Today is World Diabetes day
Diabetes and bone health
Diabetes is a chronic disease that occurs either when the pancreas does not produce enough insulin or when the body cannot effectively use the insulin it produces.
On this World Diabetes Day, we shed light on a critical but lesser-known aspect of diabetes – its impact on bone health. Research reveals that individuals with type 1 or type 2 diabetes, face an elevated risk of bone fragility and fractures. This heightened risk can also exist when diabetic patients have higher bone mineral density (BMD; bone mass) than their non-diabetic counterparts.
The mystery deepens if we consider that increased BMD should typically correlate with stronger bones. However, in diabetic patients, the risk of fracture remains high when BMD is non-osteoporotic, pointing towards other underlying factors such as compromised bone quality. Notably, deteriorated bone microarchitecture and increased cortical porosity are prevalent in diabetes. This skeletal fragility appears to be, in part, linked to the accumulation of advanced glycation end products in bone, which makes bone more susceptible to fractures. Furthermore, those with uncontrolled blood sugar levels face an even greater risk.
A comprehensive review published by an expert working group of the International Osteoporosis Foundation and ESCEO, encompassing several studies including a large cohort of 44,543 individuals, found that use of trabecular bone score (TBS) can offer better fracture risk predictions in diabetes, independent of BMD1. When adjusting BMD or FRAX® for TBS, fracture risk assessment became more accurate, emphasizing the need for a comprehensive approach to understanding and managing bone health in diabetic patients.
Download your Practical Guide to Trabecular Bone Score (TBS) in Clinical Routine now:
Preventing and managing osteoporosis for individuals with diabetes
The management of osteoporosis in patients with diabetes involves a multifaceted approach, addressing both the underlying metabolic conditions and optimizing bone health. While guidelines may vary across regions and professional organizations, the following are general recommendations for the management of osteoporosis in diabetes:
Screening and assessment
- DXA scans (BMD and TBS) for postmenopausal women and men aged 50 and over with diabetes, especially those with additional risk factors for fractures.
- Consider the use of tools like FRAX® to predict 10-year fracture risk, but be cautious as it may underestimate the risk in patients with Type 2 diabetes.
- Adjust BMD and/or FRAX for TBS to fine-tune fracture risk assessment for bone microarchitecture.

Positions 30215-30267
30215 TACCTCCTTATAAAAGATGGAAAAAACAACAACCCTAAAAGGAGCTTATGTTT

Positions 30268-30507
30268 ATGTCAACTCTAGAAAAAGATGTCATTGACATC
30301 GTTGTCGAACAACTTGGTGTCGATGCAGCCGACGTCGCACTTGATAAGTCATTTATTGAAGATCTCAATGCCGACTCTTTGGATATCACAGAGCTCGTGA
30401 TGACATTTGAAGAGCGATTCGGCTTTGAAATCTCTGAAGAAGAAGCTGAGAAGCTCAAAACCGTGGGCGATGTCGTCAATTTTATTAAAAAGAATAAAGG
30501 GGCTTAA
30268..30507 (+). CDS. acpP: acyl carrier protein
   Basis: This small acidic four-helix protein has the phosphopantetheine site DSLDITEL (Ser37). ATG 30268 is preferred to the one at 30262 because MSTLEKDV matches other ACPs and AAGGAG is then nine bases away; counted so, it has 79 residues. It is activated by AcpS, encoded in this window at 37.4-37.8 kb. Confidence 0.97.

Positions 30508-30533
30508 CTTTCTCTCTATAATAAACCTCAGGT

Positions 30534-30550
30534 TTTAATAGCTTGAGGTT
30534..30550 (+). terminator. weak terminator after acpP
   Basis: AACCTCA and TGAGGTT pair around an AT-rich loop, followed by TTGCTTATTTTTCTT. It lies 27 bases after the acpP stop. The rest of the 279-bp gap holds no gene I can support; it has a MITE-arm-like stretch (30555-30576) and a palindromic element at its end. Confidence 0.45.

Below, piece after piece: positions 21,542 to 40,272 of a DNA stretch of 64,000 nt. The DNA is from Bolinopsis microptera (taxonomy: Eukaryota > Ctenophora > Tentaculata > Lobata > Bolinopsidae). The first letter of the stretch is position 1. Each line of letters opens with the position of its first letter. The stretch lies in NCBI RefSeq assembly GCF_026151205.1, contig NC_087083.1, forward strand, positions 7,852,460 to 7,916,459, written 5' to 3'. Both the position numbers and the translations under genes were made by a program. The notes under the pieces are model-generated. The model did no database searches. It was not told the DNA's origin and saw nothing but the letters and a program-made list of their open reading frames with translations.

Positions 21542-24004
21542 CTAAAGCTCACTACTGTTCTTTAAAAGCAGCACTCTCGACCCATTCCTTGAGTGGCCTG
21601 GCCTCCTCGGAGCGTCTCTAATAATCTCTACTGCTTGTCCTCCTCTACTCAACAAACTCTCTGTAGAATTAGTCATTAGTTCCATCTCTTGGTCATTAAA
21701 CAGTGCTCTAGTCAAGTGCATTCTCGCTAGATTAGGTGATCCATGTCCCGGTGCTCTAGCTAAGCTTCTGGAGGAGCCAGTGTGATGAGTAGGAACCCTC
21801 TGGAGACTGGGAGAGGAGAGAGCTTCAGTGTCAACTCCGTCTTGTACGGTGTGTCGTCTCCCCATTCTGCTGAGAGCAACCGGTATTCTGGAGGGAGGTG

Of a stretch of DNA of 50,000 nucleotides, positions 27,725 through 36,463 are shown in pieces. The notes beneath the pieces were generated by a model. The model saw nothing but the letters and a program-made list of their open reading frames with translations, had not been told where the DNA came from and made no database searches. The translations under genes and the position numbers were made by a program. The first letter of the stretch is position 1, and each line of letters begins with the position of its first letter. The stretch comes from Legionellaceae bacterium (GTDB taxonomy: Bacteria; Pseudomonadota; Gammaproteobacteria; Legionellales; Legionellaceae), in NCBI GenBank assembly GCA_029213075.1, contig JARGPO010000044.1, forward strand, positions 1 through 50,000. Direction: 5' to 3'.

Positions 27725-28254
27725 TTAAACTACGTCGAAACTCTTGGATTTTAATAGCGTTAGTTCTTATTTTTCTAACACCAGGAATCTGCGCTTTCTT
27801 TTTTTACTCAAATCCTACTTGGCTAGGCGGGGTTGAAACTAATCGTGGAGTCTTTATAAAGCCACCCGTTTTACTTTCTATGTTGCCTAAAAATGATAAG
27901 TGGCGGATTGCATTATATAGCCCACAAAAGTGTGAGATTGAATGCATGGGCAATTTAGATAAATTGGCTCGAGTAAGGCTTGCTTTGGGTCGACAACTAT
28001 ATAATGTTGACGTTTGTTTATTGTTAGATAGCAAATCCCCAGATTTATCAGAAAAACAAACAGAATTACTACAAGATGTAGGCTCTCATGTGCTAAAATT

- Advocate for a balanced diet rich in calcium and vitamin D.
- Encourage weight-bearing exercises to improve bone strength and balance exercises to prevent falls.
- Limit alcohol consumption and avoid smoking.
- Education on falls prevention strategies.
- Physicians can consider the most appropriate anti-osteoporosis medication for treatment of bone loss in diabetic patients. Treatment can be tailored according to individual risk factors and the severity of osteoporosis.
- Monitor patients on antidiabetic medications known to impact bone health, such as thiazolidinediones, as they may increase the risk of fractures.
Optimal diabetes management
- Achieve and maintain good glycemic control to reduce the accumulation of advanced glycation end products in bone tissue.
- Physicians can regularly review antidiabetic medications and consider their potential effects on bone health.
- Physicians can periodically reassess BMD and TBS, and adjust the management plan as needed.
- Improve awareness and education on the increased risk of osteoporosis and fractures related to diabetes.
- Provide information on the importance of medication adherence, especially for those prescribed osteoporosis treatments.
It is important to note that these are general guidelines, and specific recommendations may differ based on the individual patient’s health status, regional guidelines, and updates in clinical research.
Always consult with a healthcare professional or specialist for tailored advice and management strategies.
1.Shevroja, et al., 2023. Update on the clinical use of trabecular bone score (TBS) in the management of osteoporosis: results of an expert group meeting organized by the European Society for Clinical and Economic Aspects of Osteoporosis, Osteoarthritis and Musculoskeletal Diseases (ESCEO), and the International Osteoporosis Foundation (IOF) under the auspices of WHO Collaborating Center for Epidemiology of Musculoskeletal Health and Aging. Osteoporos Int (2023)